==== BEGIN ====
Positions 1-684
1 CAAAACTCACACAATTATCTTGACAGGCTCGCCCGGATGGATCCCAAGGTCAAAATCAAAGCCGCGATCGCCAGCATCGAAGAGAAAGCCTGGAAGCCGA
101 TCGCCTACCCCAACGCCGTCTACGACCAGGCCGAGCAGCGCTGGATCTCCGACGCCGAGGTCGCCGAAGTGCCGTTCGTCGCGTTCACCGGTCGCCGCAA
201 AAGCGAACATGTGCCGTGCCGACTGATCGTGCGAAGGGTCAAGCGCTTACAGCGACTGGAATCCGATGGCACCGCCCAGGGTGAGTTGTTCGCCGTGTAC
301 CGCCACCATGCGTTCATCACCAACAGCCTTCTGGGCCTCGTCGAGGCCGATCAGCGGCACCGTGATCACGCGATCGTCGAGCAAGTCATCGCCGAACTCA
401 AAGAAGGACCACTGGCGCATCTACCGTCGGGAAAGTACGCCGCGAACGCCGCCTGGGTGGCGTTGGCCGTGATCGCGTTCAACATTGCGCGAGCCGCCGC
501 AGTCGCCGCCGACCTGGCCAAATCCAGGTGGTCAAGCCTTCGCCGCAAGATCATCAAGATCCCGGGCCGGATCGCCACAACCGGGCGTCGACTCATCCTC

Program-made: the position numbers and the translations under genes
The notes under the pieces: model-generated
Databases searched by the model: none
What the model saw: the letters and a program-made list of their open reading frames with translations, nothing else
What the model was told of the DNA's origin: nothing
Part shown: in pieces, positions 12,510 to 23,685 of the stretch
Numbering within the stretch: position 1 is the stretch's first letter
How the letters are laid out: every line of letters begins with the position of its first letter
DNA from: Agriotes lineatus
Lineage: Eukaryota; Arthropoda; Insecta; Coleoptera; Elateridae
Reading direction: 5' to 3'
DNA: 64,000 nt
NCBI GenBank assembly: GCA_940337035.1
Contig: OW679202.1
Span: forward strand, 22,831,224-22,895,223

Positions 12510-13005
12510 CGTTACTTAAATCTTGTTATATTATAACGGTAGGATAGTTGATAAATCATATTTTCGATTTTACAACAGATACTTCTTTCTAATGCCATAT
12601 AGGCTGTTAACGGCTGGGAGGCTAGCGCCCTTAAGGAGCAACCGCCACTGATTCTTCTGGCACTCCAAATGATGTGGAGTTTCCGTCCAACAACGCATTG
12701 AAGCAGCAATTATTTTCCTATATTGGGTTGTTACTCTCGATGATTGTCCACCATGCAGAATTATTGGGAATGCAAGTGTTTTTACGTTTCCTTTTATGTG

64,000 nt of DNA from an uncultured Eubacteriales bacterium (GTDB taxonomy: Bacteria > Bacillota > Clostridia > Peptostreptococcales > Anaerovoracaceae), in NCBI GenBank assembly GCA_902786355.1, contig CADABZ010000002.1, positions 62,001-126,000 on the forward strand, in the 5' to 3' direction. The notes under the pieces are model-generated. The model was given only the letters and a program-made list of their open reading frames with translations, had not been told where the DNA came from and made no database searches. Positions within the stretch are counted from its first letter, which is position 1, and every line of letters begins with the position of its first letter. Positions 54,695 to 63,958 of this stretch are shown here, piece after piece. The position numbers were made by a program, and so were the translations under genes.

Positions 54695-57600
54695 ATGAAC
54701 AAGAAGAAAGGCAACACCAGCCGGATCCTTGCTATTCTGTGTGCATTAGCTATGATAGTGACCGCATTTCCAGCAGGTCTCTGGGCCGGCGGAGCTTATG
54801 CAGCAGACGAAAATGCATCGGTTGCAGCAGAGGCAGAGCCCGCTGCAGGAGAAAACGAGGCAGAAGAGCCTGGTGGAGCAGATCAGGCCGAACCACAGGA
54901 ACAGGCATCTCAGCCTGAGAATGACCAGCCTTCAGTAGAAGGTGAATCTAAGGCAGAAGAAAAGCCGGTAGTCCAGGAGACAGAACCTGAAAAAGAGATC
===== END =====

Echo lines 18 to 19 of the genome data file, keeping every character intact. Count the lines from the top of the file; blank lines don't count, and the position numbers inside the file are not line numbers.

Reading direction: 5' to 3'
DNA: 64,000 nt